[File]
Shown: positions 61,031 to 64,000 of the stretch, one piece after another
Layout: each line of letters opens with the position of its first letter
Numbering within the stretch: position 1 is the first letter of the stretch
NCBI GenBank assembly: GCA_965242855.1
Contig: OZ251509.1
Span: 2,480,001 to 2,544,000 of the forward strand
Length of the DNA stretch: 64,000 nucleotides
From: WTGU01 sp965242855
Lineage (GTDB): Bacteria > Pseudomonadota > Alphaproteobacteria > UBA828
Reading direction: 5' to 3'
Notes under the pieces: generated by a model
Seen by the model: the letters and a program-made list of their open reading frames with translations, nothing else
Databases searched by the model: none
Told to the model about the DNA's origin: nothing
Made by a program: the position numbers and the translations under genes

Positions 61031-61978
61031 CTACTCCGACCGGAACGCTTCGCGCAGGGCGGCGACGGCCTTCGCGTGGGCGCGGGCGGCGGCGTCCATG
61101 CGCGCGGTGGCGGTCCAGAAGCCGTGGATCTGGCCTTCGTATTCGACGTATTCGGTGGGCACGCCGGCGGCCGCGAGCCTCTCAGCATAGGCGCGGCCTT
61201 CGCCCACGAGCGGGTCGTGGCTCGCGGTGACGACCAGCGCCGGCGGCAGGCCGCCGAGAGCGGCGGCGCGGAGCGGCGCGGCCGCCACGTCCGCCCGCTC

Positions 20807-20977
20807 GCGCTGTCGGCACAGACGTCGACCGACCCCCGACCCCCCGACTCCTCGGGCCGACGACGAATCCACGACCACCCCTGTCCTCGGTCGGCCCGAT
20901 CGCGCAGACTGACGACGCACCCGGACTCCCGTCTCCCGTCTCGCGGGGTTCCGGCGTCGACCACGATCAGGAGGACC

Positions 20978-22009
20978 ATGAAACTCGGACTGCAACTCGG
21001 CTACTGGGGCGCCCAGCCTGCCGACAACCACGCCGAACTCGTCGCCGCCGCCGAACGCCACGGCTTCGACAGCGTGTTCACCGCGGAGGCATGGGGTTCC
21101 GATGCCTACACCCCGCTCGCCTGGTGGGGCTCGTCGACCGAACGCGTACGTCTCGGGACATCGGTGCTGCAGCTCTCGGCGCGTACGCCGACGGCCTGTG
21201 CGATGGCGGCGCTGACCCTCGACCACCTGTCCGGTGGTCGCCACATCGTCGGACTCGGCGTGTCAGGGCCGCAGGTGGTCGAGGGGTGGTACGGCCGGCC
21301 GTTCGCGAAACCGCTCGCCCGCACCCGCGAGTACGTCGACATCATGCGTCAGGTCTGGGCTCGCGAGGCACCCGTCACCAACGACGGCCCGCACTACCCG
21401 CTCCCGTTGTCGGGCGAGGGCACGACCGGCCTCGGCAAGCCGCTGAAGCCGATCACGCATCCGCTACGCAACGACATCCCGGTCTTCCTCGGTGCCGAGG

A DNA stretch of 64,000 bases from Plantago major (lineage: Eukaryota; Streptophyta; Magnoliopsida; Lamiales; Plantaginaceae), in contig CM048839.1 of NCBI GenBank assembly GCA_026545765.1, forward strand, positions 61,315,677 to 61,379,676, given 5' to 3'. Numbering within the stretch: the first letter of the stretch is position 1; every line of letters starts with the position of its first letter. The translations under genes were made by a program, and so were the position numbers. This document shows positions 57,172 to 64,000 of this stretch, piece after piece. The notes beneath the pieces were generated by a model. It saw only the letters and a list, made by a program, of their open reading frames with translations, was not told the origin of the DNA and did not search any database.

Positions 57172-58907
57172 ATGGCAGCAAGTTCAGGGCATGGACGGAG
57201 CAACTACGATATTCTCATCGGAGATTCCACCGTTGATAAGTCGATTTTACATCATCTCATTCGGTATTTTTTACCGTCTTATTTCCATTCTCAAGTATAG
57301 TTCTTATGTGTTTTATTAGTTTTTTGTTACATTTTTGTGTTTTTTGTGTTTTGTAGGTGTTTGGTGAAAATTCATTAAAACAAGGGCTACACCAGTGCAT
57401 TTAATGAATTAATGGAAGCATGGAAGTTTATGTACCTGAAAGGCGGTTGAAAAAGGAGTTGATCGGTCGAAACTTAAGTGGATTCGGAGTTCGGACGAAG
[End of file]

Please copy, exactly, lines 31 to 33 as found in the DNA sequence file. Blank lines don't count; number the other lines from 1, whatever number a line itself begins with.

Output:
Positions 57172-58907
57172 ATGGCAGCAAGTTCAGGGCATGGACGGAG
57201 CAACTACGATATTCTCATCGGAGATTCCACCGTTGATAAGTCGATTTTACATCATCTCATTCGGTATTTTTTACCGTCTTATTTCCATTCTCAAGTATAG